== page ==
16 Jan 2018
Stock picking and the art of motorcycle maintenance
“Why else would people pay fortunes for some things and throw others in the trash pile? Obviously, some things are better than others ... but what's the betterness? ... So round and round you go, spinning mental wheels and nowhere finding anyplace to get traction. What the hell is Quality? What is it?”
“The past exists only in our memories, the future only in our plans. The present is our only reality."
― Robert M. Pirsig, Zen and the Art of Motorcycle Maintenance
The futility of trying to consistently predict the future is well documented. Our emotional and behavioural biases coupled with the complexity of the world makes it virtually impossible. In a highly respected essay, “Seven Sins of Fund Management” (Google it and you’ll find it), written by James Montier of GMO when he was at Dresdner Kleinwort, forecasting was sin number one. James noted, “An enormous amount of evidence suggests that investors are generally hopeless at forecasting. So, using forecasts as an integral part of the investment process is like tying one hand behind your back before you start.”
The problem with forecasting is it is essentially guesswork plus maths. While the maths bit is relatively robust, there are all sorts of problems around the guesswork. Our guesses of the future are based on a massive but incomplete information set and are generally biased by recent events, and can be subliminally anchored to completely irrelevant facts.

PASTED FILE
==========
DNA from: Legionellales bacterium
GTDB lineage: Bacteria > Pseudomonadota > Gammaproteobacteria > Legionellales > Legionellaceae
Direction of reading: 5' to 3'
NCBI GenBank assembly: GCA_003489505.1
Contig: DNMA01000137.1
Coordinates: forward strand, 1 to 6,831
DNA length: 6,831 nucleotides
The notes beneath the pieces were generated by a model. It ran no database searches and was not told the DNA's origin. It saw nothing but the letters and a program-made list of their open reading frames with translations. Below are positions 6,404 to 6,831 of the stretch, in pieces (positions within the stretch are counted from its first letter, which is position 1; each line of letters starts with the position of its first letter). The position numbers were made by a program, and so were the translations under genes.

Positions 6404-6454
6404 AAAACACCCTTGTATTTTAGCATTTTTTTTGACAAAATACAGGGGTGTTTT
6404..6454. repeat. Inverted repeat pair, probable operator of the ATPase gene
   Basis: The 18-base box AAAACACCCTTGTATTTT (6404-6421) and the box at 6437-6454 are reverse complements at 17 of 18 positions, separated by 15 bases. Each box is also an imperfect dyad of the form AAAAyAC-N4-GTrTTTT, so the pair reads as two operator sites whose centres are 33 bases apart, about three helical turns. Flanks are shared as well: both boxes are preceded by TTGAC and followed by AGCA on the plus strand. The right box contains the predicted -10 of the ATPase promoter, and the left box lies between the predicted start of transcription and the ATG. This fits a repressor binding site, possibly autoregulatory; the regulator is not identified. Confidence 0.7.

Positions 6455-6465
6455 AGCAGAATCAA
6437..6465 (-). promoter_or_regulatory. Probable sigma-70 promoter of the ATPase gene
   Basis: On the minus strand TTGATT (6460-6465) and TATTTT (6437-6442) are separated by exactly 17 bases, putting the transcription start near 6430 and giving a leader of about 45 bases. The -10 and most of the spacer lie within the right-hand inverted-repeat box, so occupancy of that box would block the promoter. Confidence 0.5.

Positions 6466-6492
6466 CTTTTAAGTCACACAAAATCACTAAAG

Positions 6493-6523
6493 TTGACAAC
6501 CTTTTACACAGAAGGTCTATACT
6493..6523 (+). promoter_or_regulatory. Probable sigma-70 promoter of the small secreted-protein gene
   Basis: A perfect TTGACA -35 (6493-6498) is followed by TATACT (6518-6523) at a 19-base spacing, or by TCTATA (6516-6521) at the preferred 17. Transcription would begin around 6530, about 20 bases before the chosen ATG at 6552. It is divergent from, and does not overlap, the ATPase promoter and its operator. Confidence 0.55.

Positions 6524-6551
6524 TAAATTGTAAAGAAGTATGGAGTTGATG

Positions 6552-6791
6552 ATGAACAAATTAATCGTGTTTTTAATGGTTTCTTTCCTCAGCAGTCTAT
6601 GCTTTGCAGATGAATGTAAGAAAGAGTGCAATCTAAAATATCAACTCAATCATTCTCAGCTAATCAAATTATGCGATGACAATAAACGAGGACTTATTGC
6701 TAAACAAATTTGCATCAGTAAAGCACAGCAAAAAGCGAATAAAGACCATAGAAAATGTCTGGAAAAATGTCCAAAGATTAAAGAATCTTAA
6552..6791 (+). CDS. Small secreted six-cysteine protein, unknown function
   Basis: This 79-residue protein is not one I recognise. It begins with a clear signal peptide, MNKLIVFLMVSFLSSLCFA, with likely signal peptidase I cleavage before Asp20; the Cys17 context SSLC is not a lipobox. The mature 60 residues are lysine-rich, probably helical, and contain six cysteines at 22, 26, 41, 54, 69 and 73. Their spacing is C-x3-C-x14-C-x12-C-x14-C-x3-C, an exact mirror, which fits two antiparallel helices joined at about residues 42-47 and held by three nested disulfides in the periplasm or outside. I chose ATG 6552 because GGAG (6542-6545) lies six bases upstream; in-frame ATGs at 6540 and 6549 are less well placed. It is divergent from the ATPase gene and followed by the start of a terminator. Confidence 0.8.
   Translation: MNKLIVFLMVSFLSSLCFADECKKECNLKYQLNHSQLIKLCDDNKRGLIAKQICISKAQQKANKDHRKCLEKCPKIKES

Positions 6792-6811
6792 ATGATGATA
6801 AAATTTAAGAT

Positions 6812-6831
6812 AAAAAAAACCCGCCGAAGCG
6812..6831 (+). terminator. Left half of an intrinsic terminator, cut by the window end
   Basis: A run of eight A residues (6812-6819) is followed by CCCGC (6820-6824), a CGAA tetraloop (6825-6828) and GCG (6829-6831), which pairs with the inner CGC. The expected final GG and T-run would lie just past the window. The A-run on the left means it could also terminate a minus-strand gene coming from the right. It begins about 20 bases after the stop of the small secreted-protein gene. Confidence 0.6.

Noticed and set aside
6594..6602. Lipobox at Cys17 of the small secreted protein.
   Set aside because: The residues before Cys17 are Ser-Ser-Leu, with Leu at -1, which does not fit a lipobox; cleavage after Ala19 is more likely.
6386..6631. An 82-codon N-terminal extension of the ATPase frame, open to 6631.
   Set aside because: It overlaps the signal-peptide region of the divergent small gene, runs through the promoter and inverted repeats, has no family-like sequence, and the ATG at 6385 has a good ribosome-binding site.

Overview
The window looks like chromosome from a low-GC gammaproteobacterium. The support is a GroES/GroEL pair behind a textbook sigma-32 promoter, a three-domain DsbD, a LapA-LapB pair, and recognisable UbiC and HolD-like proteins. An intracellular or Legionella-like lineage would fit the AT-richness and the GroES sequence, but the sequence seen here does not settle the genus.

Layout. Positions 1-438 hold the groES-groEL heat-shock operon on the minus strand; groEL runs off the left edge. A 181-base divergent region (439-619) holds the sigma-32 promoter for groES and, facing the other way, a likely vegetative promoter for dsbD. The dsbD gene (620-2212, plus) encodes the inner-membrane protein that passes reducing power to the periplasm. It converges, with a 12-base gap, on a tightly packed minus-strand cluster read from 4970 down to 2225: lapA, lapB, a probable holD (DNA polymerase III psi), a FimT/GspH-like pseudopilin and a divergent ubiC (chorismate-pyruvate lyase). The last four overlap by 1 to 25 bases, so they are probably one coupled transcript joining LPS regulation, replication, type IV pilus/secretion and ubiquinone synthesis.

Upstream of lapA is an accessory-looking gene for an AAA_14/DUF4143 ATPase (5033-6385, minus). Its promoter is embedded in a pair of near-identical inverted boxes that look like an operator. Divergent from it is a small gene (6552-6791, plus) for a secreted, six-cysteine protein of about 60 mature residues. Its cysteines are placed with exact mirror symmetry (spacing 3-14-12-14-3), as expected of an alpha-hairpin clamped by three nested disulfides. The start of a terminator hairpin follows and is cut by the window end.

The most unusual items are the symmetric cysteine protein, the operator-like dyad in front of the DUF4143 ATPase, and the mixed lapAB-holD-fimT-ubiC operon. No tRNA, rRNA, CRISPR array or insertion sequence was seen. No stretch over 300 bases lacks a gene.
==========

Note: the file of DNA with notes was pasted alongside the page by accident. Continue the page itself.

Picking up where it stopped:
Even if you get past these issues, to think you can out-forecast the market for all the stocks in your portfolio for every result must surely make you guilty of sin number two, “The Illusion of Knowledge”.
Now, a recent study in the CFA Financial Analysts Journal, has found that even if you manage this, it doesn’t affect your return much. Feng Gu and Baruch Lev found that the gains from predicting corporate earnings, or consensus hits and misses - an activity at the core of most investment methodologies - have been shrinking fast over the past 30 years. And that any residual gain that is left can be replicated by a “dumb” momentum investment strategy.
And yet, every six months, the industry moves into a frenzy of pre- during- and post- earnings analysis during the earnings results seasons of listed companies. Models are updated, earnings hits and missed summarised, and management presentations held.
While you obviously need to review the performance of companies that you are invested in, trying to forecast the next six month’s earnings to the decimal point seems to us to be a bit of a waste of time. More importantly, it leads to a focus on the short-term and a potential risk of not seeing the wood for the trees. If you are focused on earnings and are worried the company will miss consensus earnings you might sell it, even if you see the long-term value.